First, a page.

Medical knowledge is a social process: The conversations that occur around artifactual data are always more important than the data themselves. - John Lester
James aspires to practise ‘good medicine’. He believes this means providing expert therapy in a warm-hearted, perceptive, human way. For almost any health problem, there are a bewildering variety of treatments that claim to be useful. Finding one’s way through this maze requires a huge amount of knowledge that needs constant updating. James has a personal database of over 26,000 research articles. On average he spends about three hours weekly scanning thirty or so key journals in his fields of interest. So much new research is being published all the time. GP's and hospital doctors rarely have the time to read very much of this important work. Complementary therapists may be unaware it's available. Once the therapies that have the best chance of helping you have been selected, James will either carry out the treatments himself or refer you to an expert in the relevant field.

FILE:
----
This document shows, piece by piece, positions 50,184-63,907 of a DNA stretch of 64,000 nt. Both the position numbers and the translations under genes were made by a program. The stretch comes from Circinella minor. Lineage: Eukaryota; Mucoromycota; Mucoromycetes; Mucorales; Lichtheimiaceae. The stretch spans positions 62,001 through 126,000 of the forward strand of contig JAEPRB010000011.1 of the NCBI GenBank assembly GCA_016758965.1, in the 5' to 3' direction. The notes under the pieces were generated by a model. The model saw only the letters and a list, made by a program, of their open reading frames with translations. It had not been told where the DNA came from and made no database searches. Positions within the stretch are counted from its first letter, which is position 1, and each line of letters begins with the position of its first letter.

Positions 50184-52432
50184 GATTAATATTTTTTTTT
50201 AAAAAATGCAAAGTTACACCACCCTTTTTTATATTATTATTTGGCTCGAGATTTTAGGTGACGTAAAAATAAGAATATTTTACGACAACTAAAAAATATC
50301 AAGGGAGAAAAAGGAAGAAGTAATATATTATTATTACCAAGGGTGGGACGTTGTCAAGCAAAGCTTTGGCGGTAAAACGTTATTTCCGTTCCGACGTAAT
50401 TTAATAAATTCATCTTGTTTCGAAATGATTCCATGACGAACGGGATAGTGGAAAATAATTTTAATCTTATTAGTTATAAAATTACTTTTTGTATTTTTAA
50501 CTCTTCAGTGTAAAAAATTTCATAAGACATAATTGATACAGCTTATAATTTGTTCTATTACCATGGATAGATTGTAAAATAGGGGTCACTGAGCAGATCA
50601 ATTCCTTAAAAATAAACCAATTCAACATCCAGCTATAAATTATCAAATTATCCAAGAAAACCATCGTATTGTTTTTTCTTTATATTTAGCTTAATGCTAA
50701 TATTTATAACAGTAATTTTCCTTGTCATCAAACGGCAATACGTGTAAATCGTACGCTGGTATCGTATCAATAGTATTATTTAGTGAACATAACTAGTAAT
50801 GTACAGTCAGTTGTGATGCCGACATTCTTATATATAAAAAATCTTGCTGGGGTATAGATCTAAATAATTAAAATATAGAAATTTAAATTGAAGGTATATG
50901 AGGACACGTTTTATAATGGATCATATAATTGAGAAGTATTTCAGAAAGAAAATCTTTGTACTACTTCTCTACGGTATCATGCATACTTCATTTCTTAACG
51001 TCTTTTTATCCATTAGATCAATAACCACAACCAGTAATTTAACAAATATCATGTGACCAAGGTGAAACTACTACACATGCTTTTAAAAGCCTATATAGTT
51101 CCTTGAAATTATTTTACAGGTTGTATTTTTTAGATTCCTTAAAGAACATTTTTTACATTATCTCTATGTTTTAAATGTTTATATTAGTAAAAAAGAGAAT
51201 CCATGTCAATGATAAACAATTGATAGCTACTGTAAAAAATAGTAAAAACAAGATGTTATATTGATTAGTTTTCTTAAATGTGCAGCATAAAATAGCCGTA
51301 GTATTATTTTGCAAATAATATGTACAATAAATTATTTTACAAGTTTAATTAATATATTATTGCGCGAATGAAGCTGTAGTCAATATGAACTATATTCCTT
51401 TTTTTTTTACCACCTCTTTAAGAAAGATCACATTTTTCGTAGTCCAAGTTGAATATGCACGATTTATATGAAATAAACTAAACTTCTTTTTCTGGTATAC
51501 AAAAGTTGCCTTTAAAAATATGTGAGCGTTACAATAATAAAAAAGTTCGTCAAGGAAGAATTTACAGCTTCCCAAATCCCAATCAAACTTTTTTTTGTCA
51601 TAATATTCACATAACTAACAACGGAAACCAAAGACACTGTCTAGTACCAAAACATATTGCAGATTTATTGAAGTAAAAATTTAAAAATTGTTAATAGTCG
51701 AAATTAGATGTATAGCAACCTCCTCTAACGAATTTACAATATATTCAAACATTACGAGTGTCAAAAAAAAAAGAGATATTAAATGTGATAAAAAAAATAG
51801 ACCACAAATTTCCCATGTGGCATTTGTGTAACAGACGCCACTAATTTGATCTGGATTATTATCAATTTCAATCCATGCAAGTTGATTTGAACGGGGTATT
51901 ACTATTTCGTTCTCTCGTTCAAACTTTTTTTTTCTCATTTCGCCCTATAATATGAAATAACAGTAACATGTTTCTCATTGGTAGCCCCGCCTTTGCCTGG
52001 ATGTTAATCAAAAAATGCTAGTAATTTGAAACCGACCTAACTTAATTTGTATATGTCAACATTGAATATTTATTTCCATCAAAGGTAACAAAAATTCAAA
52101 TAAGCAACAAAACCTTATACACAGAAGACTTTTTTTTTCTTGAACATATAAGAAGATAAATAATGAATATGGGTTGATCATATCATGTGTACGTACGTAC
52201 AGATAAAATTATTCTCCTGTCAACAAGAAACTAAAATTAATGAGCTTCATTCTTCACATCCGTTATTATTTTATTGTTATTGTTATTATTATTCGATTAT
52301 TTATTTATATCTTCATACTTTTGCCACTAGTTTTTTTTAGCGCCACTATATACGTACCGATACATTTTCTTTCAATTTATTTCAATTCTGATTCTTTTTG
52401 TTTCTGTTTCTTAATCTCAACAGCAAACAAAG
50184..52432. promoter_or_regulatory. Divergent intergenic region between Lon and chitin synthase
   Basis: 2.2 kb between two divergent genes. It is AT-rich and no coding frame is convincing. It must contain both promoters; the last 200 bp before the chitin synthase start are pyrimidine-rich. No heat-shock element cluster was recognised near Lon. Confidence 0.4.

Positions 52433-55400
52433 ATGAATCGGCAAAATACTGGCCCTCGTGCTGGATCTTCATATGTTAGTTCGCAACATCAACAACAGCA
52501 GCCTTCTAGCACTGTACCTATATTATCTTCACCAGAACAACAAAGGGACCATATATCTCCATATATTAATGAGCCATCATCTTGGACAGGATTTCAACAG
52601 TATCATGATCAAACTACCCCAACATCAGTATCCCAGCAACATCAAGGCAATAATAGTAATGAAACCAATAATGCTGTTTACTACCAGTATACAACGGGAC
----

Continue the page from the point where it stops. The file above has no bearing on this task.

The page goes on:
It’s great to have therapy that’s highly appropriate and delivered with significant skill. If however treatment is all head and little heart, the results may well not be nearly as helpful as they otherwise could be. James believes that knowledge evolves, but the heart of medicine remains constant in the care and sensitivity with which it is practised.